Hay Making Days In Tennessee (POEM)
Golden rows on green like sheets
these summer days we view as treats.
When in the field, we sweat from brows,
to get hay in for our beef cows.
The days are long and hot as hell,
working hard every farmer’ll tell.
There is something special about doing hay
we’ve all been doin’ it since our childhood days.
Riding tall atop the hay stack,
the bales are heavy and they break our backs.
But we never complain when it’s hay’n days,
cuz this effort feeds us in so many ways.
This food will fatten our big beef steer,
It’ll feed our dairy goats throughout the year.
The hay will get our horses fed,
along with our sheep and alpaca head.
You see this ritual happens every season
providing year-long food for good reason.
Hay making days in East Tennessee,
this indeed is the life for me.
~ L. Davis, #thepoetfarmer
Yes indeed, it is hay time again. It is time to bring in out of the fields tons and TONS of hay. I mean that literally. This will probably be the last cut of the season here in East Tennessee, but boy is it a beauty. We have had wonderful rains to allow the grass to grow well and nutrient rich. This is a nice contrast to the severe drought we experienced last year that culminated in the deadly Gatlinburg fire which is right down the road that ended so badly for so many. The hay season last year was the first sign of distress. Fortunately this year has been entirely the opposite.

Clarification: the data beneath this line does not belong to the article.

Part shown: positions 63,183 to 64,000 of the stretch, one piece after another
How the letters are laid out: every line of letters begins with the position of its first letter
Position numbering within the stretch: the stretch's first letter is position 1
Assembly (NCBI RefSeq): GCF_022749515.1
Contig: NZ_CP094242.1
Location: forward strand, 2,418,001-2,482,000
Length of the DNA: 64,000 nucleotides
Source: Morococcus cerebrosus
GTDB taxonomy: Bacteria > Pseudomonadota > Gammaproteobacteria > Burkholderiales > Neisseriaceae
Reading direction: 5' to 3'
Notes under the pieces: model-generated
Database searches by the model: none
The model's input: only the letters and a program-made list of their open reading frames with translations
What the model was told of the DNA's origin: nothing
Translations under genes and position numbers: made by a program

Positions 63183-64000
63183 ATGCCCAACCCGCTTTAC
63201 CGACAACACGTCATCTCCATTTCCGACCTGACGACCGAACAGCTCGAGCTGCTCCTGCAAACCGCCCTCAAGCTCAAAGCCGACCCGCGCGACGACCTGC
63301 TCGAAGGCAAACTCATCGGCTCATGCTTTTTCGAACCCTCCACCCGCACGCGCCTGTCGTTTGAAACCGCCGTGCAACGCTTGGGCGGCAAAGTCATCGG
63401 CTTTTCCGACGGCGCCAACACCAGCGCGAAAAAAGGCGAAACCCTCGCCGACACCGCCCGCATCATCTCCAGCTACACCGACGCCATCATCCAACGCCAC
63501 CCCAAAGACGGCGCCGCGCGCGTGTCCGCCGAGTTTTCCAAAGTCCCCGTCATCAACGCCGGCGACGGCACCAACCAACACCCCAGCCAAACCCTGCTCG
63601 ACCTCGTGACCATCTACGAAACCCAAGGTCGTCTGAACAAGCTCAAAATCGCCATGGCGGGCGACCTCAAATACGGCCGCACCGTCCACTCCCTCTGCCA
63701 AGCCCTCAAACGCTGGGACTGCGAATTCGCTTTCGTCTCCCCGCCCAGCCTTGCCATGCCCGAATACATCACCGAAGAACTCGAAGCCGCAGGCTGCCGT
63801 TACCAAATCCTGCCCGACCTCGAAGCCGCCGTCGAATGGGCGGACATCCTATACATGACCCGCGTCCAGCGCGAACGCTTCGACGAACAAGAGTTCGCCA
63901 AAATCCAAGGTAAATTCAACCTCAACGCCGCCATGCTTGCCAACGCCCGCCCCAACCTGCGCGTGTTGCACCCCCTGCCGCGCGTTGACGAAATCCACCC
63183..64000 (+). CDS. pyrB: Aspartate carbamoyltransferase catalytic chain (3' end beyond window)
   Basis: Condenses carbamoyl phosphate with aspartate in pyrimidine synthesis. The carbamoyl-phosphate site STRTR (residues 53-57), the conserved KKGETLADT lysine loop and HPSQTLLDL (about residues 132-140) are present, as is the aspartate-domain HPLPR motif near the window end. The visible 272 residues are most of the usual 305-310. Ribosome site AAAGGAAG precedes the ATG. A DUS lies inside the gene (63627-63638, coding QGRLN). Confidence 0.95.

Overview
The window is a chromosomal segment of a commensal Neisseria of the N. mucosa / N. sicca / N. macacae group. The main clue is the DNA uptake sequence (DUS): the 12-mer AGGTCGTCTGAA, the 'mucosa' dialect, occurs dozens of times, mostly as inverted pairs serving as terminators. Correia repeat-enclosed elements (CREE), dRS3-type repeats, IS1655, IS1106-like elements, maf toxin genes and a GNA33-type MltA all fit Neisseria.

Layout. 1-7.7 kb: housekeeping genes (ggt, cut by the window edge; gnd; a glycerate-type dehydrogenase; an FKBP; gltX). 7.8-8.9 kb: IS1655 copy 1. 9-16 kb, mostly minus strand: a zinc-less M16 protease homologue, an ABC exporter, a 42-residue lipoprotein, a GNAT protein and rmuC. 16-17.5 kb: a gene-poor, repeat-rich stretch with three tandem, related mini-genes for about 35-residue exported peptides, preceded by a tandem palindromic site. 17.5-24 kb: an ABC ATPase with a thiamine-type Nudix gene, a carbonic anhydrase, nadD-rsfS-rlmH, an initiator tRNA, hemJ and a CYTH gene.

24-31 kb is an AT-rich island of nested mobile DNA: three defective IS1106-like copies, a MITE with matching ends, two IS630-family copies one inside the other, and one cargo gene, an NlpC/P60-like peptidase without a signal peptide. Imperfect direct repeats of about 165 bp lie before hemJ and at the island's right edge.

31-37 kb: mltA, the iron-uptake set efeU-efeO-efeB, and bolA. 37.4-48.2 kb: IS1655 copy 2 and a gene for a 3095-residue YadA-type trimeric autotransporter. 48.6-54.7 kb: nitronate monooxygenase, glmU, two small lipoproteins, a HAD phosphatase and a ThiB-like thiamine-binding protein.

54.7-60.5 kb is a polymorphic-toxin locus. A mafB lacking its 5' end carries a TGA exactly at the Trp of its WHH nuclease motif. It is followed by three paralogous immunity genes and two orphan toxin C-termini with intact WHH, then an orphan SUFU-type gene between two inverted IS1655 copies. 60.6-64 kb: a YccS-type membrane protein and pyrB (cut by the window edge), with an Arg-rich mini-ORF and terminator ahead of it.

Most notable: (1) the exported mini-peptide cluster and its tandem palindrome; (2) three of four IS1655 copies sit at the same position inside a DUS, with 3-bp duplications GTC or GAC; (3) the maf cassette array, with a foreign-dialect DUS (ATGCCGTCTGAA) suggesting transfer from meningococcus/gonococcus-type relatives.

I took my camera today out into the fields as we did hay as sometimes folks just really like to see haying time. There is nothing better for me at least than to see the beautiful scenery of haying in the fields. It is the essence of rural farm life that tells a story about hard work and big rewards.
Here is a collection of great photos I took today of us working the fields today getting the hay raked, baled, on the wagons and in the barn!
These fields are in Maryville Tennessee at the base of the Foothills of the Smoky Mountains.
And that is the story of our day, our season, our life …. on the farm.
We can not complain as it is the most rewarding work we have ever done. We did 320 bales today and have 500 more to do over the next two days. Thank goodness there is no rain in the forecast. 800 bales of hay is 40,000 pounds, or 20 tons. And we touch it twice, to load and then to unload. Yes, we are getting a tad old for this. But, we love it anyway.
God Bless! L. Davis